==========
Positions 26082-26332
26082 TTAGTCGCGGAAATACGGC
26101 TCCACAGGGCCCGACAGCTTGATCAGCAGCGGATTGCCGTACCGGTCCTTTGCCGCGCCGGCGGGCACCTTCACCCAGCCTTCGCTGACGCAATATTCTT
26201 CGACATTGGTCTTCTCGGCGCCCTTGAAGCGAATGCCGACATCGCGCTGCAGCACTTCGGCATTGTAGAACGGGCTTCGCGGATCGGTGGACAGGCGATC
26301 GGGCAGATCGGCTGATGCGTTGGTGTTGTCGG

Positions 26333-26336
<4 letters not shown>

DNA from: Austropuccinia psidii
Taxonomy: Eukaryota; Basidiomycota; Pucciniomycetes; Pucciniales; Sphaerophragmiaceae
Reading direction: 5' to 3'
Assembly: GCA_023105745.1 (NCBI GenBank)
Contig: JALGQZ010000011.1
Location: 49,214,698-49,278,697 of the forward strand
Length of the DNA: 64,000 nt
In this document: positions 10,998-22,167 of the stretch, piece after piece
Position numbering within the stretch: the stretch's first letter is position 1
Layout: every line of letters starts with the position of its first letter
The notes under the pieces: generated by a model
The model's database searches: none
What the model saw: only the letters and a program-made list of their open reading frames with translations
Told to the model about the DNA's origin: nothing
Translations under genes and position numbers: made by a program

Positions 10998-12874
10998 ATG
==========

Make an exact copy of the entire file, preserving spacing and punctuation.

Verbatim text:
Positions 26082-26332
26082 TTAGTCGCGGAAATACGGC
26101 TCCACAGGGCCCGACAGCTTGATCAGCAGCGGATTGCCGTACCGGTCCTTTGCCGCGCCGGCGGGCACCTTCACCCAGCCTTCGCTGACGCAATATTCTT
26201 CGACATTGGTCTTCTCGGCGCCCTTGAAGCGAATGCCGACATCGCGCTGCAGCACTTCGGCATTGTAGAACGGGCTTCGCGGATCGGTGGACAGGCGATC
26301 GGGCAGATCGGCTGATGCGTTGGTGTTGTCGG

Positions 26333-26336
<4 letters not shown>

DNA from: Austropuccinia psidii
Taxonomy: Eukaryota; Basidiomycota; Pucciniomycetes; Pucciniales; Sphaerophragmiaceae
Reading direction: 5' to 3'
Assembly: GCA_023105745.1 (NCBI GenBank)
Contig: JALGQZ010000011.1
Location: 49,214,698-49,278,697 of the forward strand
Length of the DNA: 64,000 nt
In this document: positions 10,998-22,167 of the stretch, piece after piece
Position numbering within the stretch: the stretch's first letter is position 1
Layout: every line of letters starts with the position of its first letter
The notes under the pieces: generated by a model
The model's database searches: none
What the model saw: only the letters and a program-made list of their open reading frames with translations
Told to the model about the DNA's origin: nothing
Translations under genes and position numbers: made by a program

Positions 10998-12874
10998 ATG